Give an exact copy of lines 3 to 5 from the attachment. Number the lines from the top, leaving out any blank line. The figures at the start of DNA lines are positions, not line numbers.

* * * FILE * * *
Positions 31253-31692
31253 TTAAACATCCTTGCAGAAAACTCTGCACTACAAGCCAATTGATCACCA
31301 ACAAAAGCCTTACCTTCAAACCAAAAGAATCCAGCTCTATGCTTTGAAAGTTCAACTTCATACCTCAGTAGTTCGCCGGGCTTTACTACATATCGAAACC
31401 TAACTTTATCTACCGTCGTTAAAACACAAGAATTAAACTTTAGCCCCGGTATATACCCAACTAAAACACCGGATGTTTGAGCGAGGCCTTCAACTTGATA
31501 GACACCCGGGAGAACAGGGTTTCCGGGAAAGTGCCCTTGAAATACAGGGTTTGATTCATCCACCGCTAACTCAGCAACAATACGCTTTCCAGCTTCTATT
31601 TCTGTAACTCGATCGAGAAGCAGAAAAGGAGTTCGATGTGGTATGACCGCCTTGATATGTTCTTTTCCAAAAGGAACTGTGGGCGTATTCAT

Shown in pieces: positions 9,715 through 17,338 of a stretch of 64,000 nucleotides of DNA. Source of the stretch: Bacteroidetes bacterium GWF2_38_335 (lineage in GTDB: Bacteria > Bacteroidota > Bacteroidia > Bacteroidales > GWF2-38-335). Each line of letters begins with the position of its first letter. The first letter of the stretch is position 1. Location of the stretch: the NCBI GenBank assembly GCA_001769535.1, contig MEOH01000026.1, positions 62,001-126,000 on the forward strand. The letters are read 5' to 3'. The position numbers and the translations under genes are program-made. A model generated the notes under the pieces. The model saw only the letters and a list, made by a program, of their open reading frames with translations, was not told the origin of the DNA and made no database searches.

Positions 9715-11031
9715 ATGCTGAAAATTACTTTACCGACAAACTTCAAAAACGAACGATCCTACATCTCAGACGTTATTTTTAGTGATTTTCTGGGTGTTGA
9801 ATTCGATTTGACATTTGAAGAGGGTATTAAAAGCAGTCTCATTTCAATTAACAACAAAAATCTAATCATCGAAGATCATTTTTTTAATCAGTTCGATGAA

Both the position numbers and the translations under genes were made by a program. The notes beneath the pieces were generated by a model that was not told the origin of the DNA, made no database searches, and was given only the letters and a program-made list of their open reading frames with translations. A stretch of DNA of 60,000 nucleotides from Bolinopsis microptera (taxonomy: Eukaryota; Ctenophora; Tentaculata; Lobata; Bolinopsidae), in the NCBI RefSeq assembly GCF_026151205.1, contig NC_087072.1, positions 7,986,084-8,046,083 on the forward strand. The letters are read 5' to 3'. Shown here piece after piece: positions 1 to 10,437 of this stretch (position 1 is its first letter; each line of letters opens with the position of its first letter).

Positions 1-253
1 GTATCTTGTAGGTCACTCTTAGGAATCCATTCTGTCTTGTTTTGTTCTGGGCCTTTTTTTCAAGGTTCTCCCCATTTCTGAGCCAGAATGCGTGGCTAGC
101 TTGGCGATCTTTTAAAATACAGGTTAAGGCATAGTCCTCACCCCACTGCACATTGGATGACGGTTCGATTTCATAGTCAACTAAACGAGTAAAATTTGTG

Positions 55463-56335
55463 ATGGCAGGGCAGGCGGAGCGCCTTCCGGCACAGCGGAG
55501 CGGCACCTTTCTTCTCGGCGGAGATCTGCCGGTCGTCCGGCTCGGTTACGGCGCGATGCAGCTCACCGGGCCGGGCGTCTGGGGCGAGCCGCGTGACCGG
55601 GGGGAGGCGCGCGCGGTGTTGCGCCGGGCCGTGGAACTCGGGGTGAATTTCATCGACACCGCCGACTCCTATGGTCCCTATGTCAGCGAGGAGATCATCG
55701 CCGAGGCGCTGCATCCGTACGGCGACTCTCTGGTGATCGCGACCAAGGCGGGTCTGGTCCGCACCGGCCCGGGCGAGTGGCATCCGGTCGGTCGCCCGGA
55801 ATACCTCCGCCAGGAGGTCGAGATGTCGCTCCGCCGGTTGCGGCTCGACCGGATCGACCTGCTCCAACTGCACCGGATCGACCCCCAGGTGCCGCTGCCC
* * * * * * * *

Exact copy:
31301 ACAAAAGCCTTACCTTCAAACCAAAAGAATCCAGCTCTATGCTTTGAAAGTTCAACTTCATACCTCAGTAGTTCGCCGGGCTTTACTACATATCGAAACC
31401 TAACTTTATCTACCGTCGTTAAAACACAAGAATTAAACTTTAGCCCCGGTATATACCCAACTAAAACACCGGATGTTTGAGCGAGGCCTTCAACTTGATA
31501 GACACCCGGGAGAACAGGGTTTCCGGGAAAGTGCCCTTGAAATACAGGGTTTGATTCATCCACCGCTAACTCAGCAACAATACGCTTTCCAGCTTCTATT